Nieuwpoort 1600 uses specially commissioned artwork to reveal one of the greatest battles of the Eighty Years' War--one whose influence on military theory and practice ever since has been highly significant.
The Eighty Years' War began as a limited Dutch rebellion seeking only religious toleration from their Spanish overlords, but it quickly escalated into one of the longest wars in European history. Spain's failed invasion of 1599 and the mutinies that followed convinced Dutch leaders that they now should go on the offensive. This campaign pitted two famous leaders' sons against each other: Maurice of Nassau and Archduke Albert VII. One led an unproven new model army, the other Spain's "unbeatable" Tercios, each around 11,000-men strong.
The Dutch wanted to land near Nieuwpoort, take it and then march on to Dunkirk, northern home port of the Spanish fleet, but they were cut off by the resurgent and reunited Spanish army. The two forces then met on the beach and in the dunes north of Nieuwpoort.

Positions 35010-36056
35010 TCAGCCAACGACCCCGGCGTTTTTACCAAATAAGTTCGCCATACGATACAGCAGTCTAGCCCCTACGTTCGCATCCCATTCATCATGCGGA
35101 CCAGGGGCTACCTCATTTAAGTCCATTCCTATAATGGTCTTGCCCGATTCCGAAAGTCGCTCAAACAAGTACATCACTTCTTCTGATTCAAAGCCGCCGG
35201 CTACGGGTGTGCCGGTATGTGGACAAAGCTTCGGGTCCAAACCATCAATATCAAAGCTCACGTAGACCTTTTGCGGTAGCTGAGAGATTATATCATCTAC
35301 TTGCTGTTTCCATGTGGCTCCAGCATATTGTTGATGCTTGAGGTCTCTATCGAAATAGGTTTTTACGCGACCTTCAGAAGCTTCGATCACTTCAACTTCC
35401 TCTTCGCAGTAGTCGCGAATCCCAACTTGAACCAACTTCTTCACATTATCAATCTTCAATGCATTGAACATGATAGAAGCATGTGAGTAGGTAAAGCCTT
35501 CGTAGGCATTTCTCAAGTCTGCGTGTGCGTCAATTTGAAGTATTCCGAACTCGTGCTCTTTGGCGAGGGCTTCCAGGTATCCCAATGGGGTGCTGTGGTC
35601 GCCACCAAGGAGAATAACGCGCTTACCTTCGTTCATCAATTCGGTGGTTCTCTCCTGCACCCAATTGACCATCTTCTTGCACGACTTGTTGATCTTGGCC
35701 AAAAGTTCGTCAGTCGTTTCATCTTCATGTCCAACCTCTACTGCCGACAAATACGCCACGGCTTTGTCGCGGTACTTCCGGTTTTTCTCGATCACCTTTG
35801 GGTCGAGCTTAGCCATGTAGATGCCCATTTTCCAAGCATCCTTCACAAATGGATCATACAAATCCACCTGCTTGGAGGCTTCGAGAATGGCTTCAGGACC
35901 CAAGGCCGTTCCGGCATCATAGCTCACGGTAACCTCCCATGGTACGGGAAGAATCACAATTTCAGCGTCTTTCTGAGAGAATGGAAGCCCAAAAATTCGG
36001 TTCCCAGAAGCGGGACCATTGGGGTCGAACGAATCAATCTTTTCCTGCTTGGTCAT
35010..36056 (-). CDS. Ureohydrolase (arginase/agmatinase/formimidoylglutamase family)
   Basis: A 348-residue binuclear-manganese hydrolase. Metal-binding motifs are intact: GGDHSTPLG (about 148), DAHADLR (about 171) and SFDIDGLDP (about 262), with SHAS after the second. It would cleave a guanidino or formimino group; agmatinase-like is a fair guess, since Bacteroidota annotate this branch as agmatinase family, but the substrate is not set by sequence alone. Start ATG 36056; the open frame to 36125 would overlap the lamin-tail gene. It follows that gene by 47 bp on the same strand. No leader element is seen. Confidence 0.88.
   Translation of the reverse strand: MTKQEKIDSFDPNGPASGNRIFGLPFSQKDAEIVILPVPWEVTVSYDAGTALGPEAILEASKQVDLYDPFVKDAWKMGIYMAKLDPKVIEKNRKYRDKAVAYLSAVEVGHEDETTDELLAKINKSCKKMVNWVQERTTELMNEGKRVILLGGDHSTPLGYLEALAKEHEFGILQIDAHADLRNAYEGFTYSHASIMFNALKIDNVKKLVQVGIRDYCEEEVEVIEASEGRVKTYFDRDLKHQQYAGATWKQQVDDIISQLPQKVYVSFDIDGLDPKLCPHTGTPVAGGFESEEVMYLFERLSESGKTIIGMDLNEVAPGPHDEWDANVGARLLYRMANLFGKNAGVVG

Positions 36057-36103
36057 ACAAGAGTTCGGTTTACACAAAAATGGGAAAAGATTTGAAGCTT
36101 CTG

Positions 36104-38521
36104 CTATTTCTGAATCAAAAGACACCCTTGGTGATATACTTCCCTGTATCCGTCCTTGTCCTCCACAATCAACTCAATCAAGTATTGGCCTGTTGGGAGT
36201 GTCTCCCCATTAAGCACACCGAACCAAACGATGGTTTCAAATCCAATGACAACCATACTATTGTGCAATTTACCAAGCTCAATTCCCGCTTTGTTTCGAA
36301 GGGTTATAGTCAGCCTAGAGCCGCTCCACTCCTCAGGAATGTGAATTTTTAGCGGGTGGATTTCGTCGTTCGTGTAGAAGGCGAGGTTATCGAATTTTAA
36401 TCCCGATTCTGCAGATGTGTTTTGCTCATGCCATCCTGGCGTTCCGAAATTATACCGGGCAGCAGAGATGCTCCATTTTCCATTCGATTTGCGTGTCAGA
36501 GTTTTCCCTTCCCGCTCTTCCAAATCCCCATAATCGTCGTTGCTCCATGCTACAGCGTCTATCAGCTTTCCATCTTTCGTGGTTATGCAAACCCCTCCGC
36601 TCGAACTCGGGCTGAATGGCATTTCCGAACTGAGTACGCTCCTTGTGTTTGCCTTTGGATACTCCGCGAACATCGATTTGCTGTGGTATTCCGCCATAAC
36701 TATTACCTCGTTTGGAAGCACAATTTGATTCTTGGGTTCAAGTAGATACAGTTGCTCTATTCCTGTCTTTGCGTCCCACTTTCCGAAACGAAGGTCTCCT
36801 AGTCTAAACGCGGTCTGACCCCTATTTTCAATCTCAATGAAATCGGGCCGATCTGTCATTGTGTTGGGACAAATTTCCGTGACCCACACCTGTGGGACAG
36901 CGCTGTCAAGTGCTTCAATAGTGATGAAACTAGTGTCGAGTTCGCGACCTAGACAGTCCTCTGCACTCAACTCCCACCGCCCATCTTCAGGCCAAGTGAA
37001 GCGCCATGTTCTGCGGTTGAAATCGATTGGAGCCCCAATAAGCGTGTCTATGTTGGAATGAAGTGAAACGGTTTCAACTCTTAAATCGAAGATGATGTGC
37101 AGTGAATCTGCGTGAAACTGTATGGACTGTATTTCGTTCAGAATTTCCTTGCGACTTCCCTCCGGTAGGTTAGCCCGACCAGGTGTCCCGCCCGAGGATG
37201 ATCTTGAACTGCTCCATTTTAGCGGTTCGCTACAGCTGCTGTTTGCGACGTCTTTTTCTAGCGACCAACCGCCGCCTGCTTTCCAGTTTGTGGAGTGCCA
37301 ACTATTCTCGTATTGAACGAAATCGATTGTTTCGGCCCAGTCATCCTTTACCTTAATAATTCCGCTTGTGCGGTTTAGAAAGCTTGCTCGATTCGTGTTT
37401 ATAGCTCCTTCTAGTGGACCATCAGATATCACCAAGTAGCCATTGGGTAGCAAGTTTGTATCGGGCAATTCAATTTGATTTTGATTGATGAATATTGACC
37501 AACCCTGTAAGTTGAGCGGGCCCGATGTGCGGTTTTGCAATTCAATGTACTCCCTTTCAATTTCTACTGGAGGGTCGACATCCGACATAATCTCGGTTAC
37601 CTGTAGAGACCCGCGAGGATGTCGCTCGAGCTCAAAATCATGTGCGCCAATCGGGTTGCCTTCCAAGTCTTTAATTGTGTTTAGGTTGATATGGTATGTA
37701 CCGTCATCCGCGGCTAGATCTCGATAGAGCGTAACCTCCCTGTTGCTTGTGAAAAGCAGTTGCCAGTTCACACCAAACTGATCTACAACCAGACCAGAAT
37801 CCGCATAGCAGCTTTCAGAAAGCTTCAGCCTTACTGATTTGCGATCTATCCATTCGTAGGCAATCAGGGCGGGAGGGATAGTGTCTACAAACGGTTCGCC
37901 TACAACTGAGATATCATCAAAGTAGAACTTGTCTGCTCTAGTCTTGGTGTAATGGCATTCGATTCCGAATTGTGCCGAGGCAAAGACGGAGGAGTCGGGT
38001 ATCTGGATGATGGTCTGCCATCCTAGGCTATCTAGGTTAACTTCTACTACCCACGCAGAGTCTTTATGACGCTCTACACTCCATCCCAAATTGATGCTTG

Bouko de Groot has a BA in Art History and an MA in Egyptology. He has served in the army and is a published author of a number of academic, popular scientific, and business journalistic articles. When not writing about current affairs, he continues to study and write about military history. He is Dutch and currently lives in The Hague.
Peter Dennis was inspired by contemporary magazines such asLook and Learn, leading him to study Illustration at Liverpool Art College. Peter has since contributed to hundreds of books, predominantly on historical subjects, including many Osprey titles. A keen wargamer and modelmaker, he is based in Nottinghamshire, UK.
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